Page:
On completion of his masters, Dave stayed on in London but without the security and company of student accommodation, he found London tough going. However, he found solace in the city’s vibrant traditional music scene, where he also began to learn fiddle from Karen Ryan of the London Lasses.

After a few years immersing himself in the trad scenes in Doolin and Spiddal, it’s no surprise his doctorate was in composition based on traditional music, where a lot of compositions for the Clare Memory Orchestra would have been generated.

“Around this time also I met Martin Hayes and I thought it would be great to write some music for him. So I wrote a piece called Music for the Departed  – 20-minute piece that mixes Martin and Dennis’ [Cahill] characteristic style with a classical violin doing harmonies and that went really well. Out of that, a couple of years later, RTÉ commissioned me to write a concerto for Martin to play with the RTÉ Concert Orchestra – Aontacht. But all through this I was forming the idea of the memory orchestra,” he says.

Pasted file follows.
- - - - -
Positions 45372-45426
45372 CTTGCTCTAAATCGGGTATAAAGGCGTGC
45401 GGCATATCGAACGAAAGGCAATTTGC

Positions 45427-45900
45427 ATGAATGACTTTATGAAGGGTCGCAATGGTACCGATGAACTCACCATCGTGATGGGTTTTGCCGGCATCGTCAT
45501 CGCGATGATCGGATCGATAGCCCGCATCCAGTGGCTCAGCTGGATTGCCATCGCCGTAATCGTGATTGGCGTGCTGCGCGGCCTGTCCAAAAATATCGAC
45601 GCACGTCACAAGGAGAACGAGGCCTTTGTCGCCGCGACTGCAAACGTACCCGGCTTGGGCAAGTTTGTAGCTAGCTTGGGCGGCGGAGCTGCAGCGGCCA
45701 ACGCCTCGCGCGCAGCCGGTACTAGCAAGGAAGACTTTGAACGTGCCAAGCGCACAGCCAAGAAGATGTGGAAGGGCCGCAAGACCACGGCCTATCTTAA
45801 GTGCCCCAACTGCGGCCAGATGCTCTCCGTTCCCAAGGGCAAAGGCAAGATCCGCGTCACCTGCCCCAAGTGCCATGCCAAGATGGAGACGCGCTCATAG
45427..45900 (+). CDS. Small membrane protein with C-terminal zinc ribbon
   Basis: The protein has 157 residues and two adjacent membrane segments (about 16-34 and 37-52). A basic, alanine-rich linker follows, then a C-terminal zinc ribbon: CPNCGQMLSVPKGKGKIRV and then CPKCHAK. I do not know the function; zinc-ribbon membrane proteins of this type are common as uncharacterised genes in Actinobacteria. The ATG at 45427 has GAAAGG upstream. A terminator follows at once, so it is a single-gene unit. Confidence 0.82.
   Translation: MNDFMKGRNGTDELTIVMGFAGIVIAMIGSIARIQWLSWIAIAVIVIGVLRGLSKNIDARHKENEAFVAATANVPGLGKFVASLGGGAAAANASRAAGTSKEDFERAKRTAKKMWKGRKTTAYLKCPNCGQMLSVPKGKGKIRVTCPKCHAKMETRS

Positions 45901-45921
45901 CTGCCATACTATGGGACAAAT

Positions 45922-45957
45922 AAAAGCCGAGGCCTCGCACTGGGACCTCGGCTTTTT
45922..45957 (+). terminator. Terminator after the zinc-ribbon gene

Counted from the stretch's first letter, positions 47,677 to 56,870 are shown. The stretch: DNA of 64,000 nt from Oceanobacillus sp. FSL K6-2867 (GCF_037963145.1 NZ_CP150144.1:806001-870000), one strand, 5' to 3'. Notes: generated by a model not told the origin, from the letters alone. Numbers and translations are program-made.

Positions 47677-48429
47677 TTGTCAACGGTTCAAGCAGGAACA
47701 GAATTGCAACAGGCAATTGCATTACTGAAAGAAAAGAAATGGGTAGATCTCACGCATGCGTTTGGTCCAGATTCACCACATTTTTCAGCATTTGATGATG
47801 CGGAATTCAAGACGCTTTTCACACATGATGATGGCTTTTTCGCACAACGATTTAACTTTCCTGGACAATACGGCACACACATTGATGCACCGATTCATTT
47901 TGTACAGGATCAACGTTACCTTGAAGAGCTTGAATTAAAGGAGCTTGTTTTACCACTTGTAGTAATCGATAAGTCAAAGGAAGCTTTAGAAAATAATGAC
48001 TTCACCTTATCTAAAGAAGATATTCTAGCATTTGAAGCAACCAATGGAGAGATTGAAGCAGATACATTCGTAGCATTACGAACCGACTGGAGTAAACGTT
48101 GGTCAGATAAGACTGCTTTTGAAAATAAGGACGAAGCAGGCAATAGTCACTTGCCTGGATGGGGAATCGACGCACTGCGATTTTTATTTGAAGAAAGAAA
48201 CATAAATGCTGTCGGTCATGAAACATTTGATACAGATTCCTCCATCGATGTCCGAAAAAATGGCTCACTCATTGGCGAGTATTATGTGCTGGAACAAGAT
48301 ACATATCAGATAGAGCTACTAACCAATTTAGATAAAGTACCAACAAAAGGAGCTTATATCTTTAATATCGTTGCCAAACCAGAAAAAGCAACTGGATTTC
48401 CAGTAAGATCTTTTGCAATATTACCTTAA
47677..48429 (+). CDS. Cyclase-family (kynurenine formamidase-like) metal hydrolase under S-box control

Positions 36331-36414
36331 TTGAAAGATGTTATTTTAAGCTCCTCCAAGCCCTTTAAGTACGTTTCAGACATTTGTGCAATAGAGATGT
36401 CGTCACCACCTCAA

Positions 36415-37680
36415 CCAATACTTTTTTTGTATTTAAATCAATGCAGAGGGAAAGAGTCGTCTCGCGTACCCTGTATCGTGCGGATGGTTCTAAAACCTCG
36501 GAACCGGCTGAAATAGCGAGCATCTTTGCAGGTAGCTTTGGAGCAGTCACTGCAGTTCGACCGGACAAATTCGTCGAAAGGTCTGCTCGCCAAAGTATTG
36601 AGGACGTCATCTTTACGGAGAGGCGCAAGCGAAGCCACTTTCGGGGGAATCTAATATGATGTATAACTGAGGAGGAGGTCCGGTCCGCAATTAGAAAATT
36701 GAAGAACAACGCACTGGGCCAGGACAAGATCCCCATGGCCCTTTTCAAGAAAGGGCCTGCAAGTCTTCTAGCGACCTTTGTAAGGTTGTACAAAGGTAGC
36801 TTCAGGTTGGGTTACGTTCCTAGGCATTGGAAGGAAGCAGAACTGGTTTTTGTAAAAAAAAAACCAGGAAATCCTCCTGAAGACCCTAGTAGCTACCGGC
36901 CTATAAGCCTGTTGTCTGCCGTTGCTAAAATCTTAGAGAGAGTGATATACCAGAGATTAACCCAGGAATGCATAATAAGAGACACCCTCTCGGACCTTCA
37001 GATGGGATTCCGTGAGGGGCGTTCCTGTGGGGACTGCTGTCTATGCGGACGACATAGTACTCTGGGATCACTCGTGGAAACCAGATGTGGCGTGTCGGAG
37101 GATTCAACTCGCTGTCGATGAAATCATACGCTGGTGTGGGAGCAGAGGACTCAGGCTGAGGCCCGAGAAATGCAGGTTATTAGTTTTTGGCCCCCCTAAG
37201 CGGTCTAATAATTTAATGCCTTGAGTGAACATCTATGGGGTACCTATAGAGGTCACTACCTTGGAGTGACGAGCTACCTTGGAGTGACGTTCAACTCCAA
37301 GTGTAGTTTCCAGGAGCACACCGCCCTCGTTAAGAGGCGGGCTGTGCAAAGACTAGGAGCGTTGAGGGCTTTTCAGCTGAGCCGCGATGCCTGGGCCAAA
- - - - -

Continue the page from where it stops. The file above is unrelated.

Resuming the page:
“I felt there were certain things I couldn’t do with the standard orchestra, for example, getting them to play the tune along with Martin. It just wouldn’t work because they’d be looking at the music and the bowing and everything would be different. So I started getting this idea of putting together an orchestra of musicians who can do both – who have the ability to play traditional music, know all the ornaments so that you don’t have to write them out or tell them how to do it  – you can just say do this and they know it. But also that they have the ability to play and to learn a big score to play in high positions with special techniques – things that trad musicians wouldn’t really know,” he explains.

While the next stage to Dave’s plan for the Clare Memory Orchestra is in place, there is, as yet, no concrete funding to make it happen. But he is in talks with potential funders about “exciting plans” for the next couple of years. In the meantime, he is working on a new album of his music for 2013, which will be produced by Grammy awarding-winning producer Judith Sherman and 10 musicians, the ConTempo Quartet, Mick O’Brien, Breanndán Begley and the string quartet of the Clare Memory Orchestra – Aoife Ní Bhríain, Ciara Ní Bhrian, Cormac O’Brien and Niamh Varian-Barry.

While Dave is funding the project completely himself, he’s appealing for additional funds to help complete the album and donations can be made through the Fund it website, www.fundit.ie/project/the-string-quartet-music-of-dave-flynn.